FGCU student-scientists get to use USF's new Research Vessel Hogarth
About 40 Florida Gulf Coast University students got hands-on experience in offshore marine research this week, thanks to a collaboration between FGCU and the Florida Institute of Oceanography.
The opportunity came through a local visit by FIO’s brand-new ship, the 78-foot-long R/V W.T. Hogarth.
This boat, whose home port is St. Petersburg, was built by Duckworth Steel in Tarpon Springs, and is named for William Hogarth, a recently-retired dean of the USF College of Marine Science, and a leader in the scientific response to the 2010 Deepwater Horizon oil spill.
The state paid for nearly half of the $6 million vessel, with the remainder coming from the city of St. Petersburg, FIO, the University of South Florida, FGCU and other member-universities.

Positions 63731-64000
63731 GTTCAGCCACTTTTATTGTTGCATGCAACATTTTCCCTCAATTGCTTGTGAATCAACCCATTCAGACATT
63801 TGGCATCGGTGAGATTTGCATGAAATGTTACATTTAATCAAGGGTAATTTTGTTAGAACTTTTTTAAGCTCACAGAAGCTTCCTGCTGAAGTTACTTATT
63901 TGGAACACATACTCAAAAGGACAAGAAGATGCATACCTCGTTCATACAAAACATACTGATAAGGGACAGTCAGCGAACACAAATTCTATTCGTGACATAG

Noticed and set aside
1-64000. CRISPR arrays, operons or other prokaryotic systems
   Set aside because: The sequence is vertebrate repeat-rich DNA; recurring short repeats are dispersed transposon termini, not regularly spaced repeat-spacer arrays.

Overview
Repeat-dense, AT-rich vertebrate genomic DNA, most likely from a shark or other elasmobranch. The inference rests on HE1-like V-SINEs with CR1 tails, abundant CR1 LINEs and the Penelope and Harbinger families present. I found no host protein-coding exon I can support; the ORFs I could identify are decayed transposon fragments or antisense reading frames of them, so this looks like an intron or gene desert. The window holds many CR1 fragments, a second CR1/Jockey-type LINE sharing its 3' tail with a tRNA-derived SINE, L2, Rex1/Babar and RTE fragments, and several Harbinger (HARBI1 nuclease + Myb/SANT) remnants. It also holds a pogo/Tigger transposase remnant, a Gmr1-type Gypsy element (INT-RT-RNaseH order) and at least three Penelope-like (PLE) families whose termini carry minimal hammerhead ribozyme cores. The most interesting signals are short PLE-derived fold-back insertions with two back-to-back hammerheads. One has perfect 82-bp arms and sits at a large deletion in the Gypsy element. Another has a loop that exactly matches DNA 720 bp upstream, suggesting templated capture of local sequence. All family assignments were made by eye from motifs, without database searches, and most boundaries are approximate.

FGCU’s Vester marine research station in Bonita Springs owns boats, but not of the size and sophistication of the Hogarth.
Using the local fleet, “we tend to work inshore, in the estuaries,” said Darren Rumbold, FGCU oceanography professor.
The Hogarth, Rumbold noted, has a deck big enough to hold the students, two faculty members and a generous supply of collection gear.
On Wednesday and Thursday, different groups of about 20 students accompanied Rumbold and Associate Professor David Fugate on day trips that took them 30 miles out into the Gulf.
There, they took water and sediment samples using a CDT Rosette. That’s a cylindrical frame holding water sampling bottles and instruments for measuring depth, temperature and salinity.